As Canada’s representative to the state of Maine, I recently shared the importance of the Canada-United States economic relationship with members of Congress in Washington. The message? When you vote, think North American competitiveness. Think high-paying jobs in Maine. And when voting on legislation, think open and competitive procurement markets to preserve jobs on both sides of the border.

The recession has hurt millions of people in both Canada and the United States. Our mutual prosperity is greatly enhanced by strengthening our integrated economies and ensuring that our shared border operates efficiently and safely. The United States and Canada have been, and will continue to be, each other’s best customer. Over $1 million worth of goods and services cross our border every minute.

Canada is the largest export market for 34 of the 50 states. We buy almost three times more from the United States than China does. The U.S. exports more to Canada than to China, Japan and the United Kingdom combined.

The nature of the economic relationship between our two countries is unique. Canadian and U.S. companies make things together through integrated supply chains. We depend on one another to compete globally. Canadians and Americans are in this together.

Neil Le Blanc

Canadian consul general to New England


Jacobson has right views

Recently, my son, who is in the Air Force, came home for a short leave. One of the things we do, he and I, is talk politics. I was very happy to see that, after he considered the candidates, he felt strongly about one: Matt Jacobson.

As a supporter of Jacobson, I too feel he is the right choice for Maine. His fiscal ideology is conservative. His idea of government is that smaller is better. And he signed the no-new-taxes pledge (and we wondered how many Democratic candidates signed a similar pledge).

As an ex-Air Force man, Jacobson understands the intricacies of serving in the military. He has experience running companies, both large and small, and his approach to job creation and job opportunities are on par with most Mainers.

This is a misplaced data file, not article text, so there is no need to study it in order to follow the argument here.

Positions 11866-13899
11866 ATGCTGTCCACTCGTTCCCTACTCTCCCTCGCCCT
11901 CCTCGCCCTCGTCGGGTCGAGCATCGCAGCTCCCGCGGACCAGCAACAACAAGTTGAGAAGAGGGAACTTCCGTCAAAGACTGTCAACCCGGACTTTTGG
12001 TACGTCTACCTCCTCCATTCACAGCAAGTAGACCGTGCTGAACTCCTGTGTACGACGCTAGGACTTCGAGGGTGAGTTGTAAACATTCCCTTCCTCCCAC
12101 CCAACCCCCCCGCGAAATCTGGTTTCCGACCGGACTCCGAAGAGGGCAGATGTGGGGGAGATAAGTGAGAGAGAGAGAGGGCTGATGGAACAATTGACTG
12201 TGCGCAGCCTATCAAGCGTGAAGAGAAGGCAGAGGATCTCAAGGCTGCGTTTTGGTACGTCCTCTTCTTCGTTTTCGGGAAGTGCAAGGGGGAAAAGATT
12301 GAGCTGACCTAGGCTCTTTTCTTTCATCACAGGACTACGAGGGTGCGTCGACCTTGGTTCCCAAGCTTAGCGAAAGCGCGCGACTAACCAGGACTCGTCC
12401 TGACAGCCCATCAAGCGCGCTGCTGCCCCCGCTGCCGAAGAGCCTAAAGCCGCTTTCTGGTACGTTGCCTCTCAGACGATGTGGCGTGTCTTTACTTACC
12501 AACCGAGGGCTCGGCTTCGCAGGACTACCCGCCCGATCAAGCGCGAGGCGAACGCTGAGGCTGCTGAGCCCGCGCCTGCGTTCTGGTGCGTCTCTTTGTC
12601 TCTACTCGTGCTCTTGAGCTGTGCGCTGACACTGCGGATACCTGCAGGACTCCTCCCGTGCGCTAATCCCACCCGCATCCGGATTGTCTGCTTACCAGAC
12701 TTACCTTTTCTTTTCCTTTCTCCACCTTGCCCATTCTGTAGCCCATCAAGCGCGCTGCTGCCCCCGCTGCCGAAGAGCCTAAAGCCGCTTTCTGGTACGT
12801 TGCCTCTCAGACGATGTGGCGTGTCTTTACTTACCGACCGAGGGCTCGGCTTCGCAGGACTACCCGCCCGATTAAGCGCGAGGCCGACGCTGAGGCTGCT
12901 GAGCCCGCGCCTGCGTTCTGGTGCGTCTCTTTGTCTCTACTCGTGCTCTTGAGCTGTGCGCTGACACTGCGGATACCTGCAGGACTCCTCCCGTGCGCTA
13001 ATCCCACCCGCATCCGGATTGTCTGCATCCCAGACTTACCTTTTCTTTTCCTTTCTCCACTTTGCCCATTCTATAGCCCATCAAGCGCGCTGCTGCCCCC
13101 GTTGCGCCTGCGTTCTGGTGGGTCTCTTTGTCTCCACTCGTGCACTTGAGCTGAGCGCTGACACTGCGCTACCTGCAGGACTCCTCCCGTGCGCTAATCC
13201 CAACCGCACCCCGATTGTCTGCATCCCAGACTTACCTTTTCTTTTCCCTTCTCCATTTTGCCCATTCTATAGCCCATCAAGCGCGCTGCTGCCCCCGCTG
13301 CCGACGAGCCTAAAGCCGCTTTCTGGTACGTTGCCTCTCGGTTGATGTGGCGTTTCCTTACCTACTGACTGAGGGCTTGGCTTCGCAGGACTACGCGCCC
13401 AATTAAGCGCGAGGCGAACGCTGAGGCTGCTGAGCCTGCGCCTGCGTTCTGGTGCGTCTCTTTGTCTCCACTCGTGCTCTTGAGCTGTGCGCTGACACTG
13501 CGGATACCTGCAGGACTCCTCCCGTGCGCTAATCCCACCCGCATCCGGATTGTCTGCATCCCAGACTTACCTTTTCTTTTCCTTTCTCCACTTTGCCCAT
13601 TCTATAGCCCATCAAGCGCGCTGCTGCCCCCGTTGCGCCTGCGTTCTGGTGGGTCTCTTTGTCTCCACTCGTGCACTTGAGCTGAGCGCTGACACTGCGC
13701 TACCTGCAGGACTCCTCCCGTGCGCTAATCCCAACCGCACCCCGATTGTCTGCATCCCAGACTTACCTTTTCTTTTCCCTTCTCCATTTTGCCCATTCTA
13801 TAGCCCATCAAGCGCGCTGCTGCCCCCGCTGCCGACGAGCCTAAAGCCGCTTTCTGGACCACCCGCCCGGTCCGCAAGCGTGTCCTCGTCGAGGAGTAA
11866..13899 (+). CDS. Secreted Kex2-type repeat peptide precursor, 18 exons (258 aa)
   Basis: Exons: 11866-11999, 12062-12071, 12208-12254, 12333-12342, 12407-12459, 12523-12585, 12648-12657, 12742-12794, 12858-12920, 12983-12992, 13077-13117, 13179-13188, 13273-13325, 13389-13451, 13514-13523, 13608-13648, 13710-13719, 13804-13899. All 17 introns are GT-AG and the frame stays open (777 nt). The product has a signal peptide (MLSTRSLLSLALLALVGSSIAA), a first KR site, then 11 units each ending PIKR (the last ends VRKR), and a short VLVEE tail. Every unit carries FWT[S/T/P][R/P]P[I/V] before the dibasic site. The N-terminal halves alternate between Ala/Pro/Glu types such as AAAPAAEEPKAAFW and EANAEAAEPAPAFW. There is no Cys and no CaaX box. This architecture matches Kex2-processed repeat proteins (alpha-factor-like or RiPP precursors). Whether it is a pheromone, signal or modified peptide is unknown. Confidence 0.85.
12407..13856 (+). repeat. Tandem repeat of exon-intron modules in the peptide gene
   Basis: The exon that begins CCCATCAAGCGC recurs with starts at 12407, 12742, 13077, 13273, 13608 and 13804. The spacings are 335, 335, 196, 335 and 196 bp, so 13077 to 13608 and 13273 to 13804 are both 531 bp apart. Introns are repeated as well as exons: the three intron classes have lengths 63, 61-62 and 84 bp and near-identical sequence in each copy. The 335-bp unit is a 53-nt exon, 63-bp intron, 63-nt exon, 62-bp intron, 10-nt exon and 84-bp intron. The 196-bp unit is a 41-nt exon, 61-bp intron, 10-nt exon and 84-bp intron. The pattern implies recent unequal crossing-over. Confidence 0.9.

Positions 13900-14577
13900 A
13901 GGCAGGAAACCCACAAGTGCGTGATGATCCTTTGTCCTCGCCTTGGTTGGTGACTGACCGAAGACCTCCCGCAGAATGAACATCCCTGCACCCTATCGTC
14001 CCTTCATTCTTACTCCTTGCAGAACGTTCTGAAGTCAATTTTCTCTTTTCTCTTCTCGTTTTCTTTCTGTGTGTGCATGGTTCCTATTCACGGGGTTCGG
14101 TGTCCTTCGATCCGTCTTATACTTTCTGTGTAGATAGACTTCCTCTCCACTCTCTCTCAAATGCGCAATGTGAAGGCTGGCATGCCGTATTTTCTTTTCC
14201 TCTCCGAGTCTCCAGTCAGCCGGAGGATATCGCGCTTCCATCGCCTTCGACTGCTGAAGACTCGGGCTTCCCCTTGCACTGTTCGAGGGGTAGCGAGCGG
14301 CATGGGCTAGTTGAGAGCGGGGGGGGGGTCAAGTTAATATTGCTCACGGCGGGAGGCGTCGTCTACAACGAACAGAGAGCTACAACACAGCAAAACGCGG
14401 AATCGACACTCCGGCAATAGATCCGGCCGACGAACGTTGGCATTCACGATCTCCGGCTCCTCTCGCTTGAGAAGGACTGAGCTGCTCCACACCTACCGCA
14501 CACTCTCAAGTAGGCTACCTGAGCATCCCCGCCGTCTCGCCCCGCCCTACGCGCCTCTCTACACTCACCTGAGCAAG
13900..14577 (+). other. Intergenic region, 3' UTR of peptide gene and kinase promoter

There are excellent candidates for the Republican Party, but having considered each one, Matt Jacobson stands out.

I am fiscally conservative. I believe that government which governs least, governs best. I believe the only way to put Maine on the track towards economic recovery is to create a business-friendly state government. I want to see our next governor curb wasteful spending and offer incentives to keep our young people from leaving this great state.

Matt Jacobson agrees. In the conversations I have had with Matt, I am continually impressed with the quality of individual he is. We need a governor for all people of Maine, and I believe that governor should be Matt Jacobson.

Dr. W. Sumner Davis



Wrong candidate running

In his May 15 Bangor Daily News OpEd column, Republican congressional candidate Jason Levesque writes: “The stimulus bill [was supposed to] create jobs, yet unemployment still climbs. That’s not honest.” Several reports prove an increase in jobs as well as unemployment as more people attempt to re-enter the work force. So it can be both at the same time.

This is more opinions and more scare tactics — more politics as usual. There is nothing new or unusual about this candidate.

How refreshing it was to read Richard Kivel’s article in the same edition of the BDN (“Which candidate will address state pay, benefits?”). There were some real ideas and solutions given not just opinion.

These are the kinds of ideas that are needed — honest scrutiny, not partisan poison. Perhaps Mr. Kivel should consider running for political office. I like his ideas.

Tom LeVasseur